A month after Phil Griego resigned from the New Mexico Senate in disgrace, the Public Employees Retirement Association is set to start sending him monthly pension checks.
Griego, who is being replaced by former Estancia Mayor Ted Barela, tells the Albuquerque Journal
he has no qualms about getting the $1,324.09 monthly retirement income, because he doesn’t believe “there was any criminal activity or anything like that” when he collected a $50,000 real estate fee on a real estate transaction he brokered between the New Mexico Department of Energy, Minerals and Natural Resources
and Galiesto Street Inc's Inn of Five Graces
, owned by his friends Ira and Shariff Seret.
While Griego admits he violated provisions in Senate rules, Oath of Office and state Constitution, he insists he’s not a criminal and didn’t break any Governmental Conduct Act laws.
But SFR has uncovered a document that shows Griego may have committed perjury, a fourth degree felony in New Mexico.
Public records show that on Feb. 5, Griego filed his annual financial disclosure form with the New Mexico Secretary of State’s Bureau of Elections and Ethics Administration.
Those forms require lawmakers to report potential financial conflicts of interest, real estate holdings and other employer information.
Griego included information about working for Excalibur Asset Management Inc. as an associate broker and realtor, listed his rental properties and reporting receiving free office space
, worth about $300, from a small technology business in Santa Fe.
But, under penalty of perjury Griego signed his 2015 Financial Disclosure without ever reporting his work representing and assisting the Serets in the deal
with the energy department.
Question 11 asks lawmakers to "List each state agency before which you or your spouse represented or assisted a client during the past year". Griego wrote “N/A” – or not applicable.
The form’s last question, asks senators to voluntarily “Provide whatever other financial interest or additional information you believe should be noted to describe potential areas of interest that should be disclosed or (as applicable) you believe or have reason to believe may be affected by your official act."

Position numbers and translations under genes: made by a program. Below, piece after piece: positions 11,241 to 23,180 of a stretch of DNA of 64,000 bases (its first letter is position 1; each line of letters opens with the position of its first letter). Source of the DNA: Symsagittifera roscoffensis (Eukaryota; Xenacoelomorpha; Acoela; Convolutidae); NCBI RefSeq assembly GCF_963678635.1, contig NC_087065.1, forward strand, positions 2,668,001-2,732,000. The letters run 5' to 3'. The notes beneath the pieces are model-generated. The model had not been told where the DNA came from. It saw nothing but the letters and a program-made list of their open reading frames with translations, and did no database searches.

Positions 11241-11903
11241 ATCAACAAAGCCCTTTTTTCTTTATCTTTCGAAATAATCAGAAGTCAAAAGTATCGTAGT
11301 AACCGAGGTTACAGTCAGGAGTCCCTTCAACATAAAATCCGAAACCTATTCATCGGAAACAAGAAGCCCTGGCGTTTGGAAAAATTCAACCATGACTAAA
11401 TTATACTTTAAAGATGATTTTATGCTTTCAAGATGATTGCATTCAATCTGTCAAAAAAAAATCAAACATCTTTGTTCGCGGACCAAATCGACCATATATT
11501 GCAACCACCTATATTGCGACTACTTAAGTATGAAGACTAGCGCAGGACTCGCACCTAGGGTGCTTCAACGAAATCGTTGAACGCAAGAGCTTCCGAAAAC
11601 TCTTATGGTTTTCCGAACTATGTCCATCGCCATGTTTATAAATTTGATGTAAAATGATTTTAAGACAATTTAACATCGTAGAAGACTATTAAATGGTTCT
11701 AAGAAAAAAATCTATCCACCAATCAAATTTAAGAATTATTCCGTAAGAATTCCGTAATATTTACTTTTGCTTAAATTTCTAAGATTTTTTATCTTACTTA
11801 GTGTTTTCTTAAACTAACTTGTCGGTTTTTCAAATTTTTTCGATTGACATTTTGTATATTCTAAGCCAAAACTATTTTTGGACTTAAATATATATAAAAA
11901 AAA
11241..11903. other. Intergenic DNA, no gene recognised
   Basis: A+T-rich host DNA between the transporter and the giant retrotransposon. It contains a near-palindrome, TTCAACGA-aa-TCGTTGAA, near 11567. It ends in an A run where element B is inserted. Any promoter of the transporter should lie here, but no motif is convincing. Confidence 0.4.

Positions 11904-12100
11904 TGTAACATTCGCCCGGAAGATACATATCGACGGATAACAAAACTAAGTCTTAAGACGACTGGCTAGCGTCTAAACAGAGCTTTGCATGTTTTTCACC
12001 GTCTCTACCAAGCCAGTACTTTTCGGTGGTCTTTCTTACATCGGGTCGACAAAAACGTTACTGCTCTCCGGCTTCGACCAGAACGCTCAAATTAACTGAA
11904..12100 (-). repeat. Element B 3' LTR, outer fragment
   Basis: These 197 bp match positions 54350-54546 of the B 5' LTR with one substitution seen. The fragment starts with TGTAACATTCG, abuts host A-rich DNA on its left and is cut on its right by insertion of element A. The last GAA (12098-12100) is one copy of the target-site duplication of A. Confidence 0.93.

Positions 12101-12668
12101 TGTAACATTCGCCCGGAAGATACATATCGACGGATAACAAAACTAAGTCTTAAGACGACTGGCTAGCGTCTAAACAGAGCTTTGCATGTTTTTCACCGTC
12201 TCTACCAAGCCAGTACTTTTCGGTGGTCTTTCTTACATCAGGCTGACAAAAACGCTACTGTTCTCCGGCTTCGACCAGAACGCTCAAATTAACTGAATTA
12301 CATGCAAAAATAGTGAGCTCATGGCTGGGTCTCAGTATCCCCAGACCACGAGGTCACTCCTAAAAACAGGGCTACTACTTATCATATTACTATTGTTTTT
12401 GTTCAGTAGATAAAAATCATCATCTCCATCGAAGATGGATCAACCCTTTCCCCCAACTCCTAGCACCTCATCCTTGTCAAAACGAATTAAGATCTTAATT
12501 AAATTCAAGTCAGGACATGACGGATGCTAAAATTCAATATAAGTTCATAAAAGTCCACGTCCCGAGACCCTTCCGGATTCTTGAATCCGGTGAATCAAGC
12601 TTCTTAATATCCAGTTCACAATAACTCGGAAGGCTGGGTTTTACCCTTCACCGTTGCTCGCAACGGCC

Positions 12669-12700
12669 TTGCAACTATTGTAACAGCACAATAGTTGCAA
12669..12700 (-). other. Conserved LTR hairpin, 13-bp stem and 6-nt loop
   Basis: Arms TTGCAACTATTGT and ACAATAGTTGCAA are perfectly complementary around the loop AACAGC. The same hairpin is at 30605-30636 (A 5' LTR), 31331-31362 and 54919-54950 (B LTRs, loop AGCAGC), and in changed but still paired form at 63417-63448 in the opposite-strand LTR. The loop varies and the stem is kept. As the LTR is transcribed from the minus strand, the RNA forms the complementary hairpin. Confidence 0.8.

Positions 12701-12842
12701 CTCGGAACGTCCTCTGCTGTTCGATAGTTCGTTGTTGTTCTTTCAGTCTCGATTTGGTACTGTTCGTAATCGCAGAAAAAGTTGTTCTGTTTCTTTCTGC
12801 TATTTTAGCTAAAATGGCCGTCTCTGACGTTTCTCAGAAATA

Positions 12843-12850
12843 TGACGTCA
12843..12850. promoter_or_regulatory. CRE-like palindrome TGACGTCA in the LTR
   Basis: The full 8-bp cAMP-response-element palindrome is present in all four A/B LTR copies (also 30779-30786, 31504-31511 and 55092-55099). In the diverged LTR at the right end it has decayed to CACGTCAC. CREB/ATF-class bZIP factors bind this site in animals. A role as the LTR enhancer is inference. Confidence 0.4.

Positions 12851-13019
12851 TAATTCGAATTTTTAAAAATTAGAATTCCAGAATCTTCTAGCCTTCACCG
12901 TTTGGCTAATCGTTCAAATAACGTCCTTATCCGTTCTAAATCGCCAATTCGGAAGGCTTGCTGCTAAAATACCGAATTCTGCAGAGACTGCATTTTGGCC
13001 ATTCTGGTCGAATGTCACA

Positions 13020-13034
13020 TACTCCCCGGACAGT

Video recordings show Griego never voted on the resolution that enabled the sale
of the State Parks building in the Barrio de Analco last summer after telling reporters for months he had voted for it. Still, Griego has admitted to recruiting a sponsor to carry the legislation and personally testified in support of the measure.
Government emails SFR received through a public records request also show Griego was actively working with the energy agency to facilitate a review of the sale by the Capital Buildings Planning Commission last spring.
Griego knew he risked perjury when he completed the form. Just above his signature, the form reads: I hearby swear of affirm under penalty of perjury that the foregoing information is true, correct and complete to the best of my knowledge.
Despite knowledge of the senator’s resignation and a stipulated agreement showing conclusively that Griego admitted to brokering the deal with the energy department, it doesn’t look like Secretary of State Dianna Duran intends to refer his financial disclosure form to the New Mexico Attorney General’s office.
Ken Ortiz, a spokesman for Duran, tells SFR questions about perjury related to the Griego’s 2015 form is “outside the scope of this office's authority.”
But that conflicts with specific authority given to Duran in the Governmental Conduct Act
, which states, “When faced with suspected violations, the Secretary of State may refer those to outside agencies, such as the attorney general or the appropriate district attorney.”
Ultimately, the act states the attorney general would determine if there is sufficient cause to file a complaint.
SFR asked a representative with Attorney General Hector Balderas’ office if they would accept a referral from Duran. James Hallinan, a spokesman for the attorney general, sent SFR this statement:
"The Office of the Attorney General fully reviews every complaint received and investigates where appropriate. Should the Office of the Attorney General receive a referral relating to this matter, the public can be assured that the complaint will be fully reviewed and appropriate action will be taken."
That frustrates Viki Harrison, the executive director for Common Cause New Mexico
“Once again, the media is doing the investigative work finding out where there are violations and we have agencies that are tasked with doing this and they should be doing it,” says Harrison.
She doesn’t know why Griego didn’t disclose the fee he earned in 2014, but says lawmakers need to stop “wordsmithing" and answer the questions on the form accurately.
“Being transparent to their constituents is what they’re tasked with doing,” says Harrison, hoping in the future lawmakers will “go beyond” what is asked on the disclosure forms, which she suggests need to be reworded.
“How about just doing more than the bottom line,” she asks.
SFR has attached a copy of Griego's 2015 financial disclosure form below. Note: 2015 forms account for financial dealings the year prior year.